In Contract Drafting, Design Is the Third of Three Stages

Today I noticed this post on LinkedIn, by Marty Finestone. Among other activities, he’s a legal designer. (Hi, Marty.) Because what I have to say would exceed LinkedIn’s character limit for comments, I permit myself a low-key comment by means of this post.

Marty’s post features a photo with the slogan “Contracts shouldn’t be designed for lawyers.” I suggest it reflects a common misapprehension. In traditional contract drafting, contracts aren’t designed for lawyers. I’m not sure they’re designed at all. Instead, they’re the product of heedless copy-and-pasting over generations, aggravated by legalistic hair-splitting. And lawyers are among the bamboozled.

So you can’t flick a switch and make contracts suited to a broader constituency. In their current form, they’re suited to no constituency—they’re rotten. What’s needed is a three-stage overhaul.

First, decide what you want to say. That requires knowing the deal and the broader business context, so you can decide, among other things, what risk you can tolerate. That in turn allows you to determine how simple or complex the contract should be.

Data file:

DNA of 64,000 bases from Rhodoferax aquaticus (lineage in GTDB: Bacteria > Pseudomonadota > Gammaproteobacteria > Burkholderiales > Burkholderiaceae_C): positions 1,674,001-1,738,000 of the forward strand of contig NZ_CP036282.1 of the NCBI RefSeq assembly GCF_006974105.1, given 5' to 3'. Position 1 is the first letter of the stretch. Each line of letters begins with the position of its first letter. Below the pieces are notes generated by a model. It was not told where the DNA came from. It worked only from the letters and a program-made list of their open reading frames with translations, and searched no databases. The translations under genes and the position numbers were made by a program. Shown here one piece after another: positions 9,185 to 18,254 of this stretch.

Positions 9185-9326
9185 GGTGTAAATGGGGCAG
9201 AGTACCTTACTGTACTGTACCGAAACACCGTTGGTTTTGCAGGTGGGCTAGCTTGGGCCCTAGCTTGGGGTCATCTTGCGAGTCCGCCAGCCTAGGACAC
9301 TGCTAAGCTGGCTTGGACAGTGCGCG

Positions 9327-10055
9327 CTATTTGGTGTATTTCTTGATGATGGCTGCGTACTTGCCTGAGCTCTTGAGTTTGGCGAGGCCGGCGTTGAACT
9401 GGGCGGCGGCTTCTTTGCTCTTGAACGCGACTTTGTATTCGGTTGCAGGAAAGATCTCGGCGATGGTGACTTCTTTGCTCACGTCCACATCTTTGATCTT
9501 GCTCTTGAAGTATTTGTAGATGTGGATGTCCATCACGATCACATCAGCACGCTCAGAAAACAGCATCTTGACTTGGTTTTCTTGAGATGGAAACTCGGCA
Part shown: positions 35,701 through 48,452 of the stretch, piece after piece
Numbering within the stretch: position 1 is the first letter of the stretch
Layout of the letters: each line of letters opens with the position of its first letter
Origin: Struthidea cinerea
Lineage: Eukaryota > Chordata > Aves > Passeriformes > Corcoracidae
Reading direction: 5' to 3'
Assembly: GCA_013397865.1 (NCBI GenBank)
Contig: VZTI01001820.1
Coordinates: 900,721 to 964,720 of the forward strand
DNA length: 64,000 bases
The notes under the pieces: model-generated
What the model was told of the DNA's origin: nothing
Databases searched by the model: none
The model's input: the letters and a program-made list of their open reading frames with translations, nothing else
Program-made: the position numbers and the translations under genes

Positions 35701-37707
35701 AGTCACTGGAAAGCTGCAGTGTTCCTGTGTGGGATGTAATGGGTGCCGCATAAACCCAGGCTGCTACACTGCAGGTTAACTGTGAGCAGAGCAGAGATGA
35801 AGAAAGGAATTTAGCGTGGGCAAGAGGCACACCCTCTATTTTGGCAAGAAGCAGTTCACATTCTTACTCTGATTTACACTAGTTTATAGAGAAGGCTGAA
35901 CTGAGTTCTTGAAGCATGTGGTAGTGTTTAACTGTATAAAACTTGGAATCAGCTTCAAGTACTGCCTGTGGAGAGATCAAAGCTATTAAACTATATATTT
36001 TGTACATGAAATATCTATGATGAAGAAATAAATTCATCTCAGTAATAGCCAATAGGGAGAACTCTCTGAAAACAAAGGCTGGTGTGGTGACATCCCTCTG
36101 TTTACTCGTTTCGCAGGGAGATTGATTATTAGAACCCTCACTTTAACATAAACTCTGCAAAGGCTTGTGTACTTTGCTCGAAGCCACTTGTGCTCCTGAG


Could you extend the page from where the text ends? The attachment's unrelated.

Second, decide how to say clearly and concisely whatever you want to say. Because contract language is limited and stylized, and because a lot is at stake, confusion lurks in unexpected places. Anyone who assumes that being a halfway decent writer is enough to keep you out of trouble is mistaken. (For more about that, see this 2017 post, in which I critique an article in the Harvard Business Review written by a general counsel at GE Aviation.) Instead, you have to be an informed consumer of contract language. As a practical matter, that means being familiar with what’s discussed in A Manual of Style for Contract Drafting.

Only after you’ve decided what to say and how to say it can you tackle the third stage, design. But design is likely to be mostly relevant for consumer contracts, as readers will likely need help and encouragement to get them to bother reading the thing. For business contracts, assuming you’ve arranged the provisions in a suitable order, what’s required is good typography rather than anything grander.

But I’m open to other ideas.

[Update: What I didn’t make explicit is that this post addresses the role contract design might play. That’s because contract design has mostly been a lot of talk. I get into that in my response on LinkedIn (here) to a comment by Graeme Johnston. Here’s the closing sentence: “In sum, I’ve grown weary of people extolling the glories of contract design without giving me reason enough to care.”]

About the author

Ken Adams is the leading authority on how to say clearly whatever you want to say in a contract. He’s author of A Manual of Style for Contract Drafting, and he offers online and in-person training around the world. He’s also chief content officer of LegalSifter, Inc., a company that combines artificial intelligence and expertise to assist with review of contracts.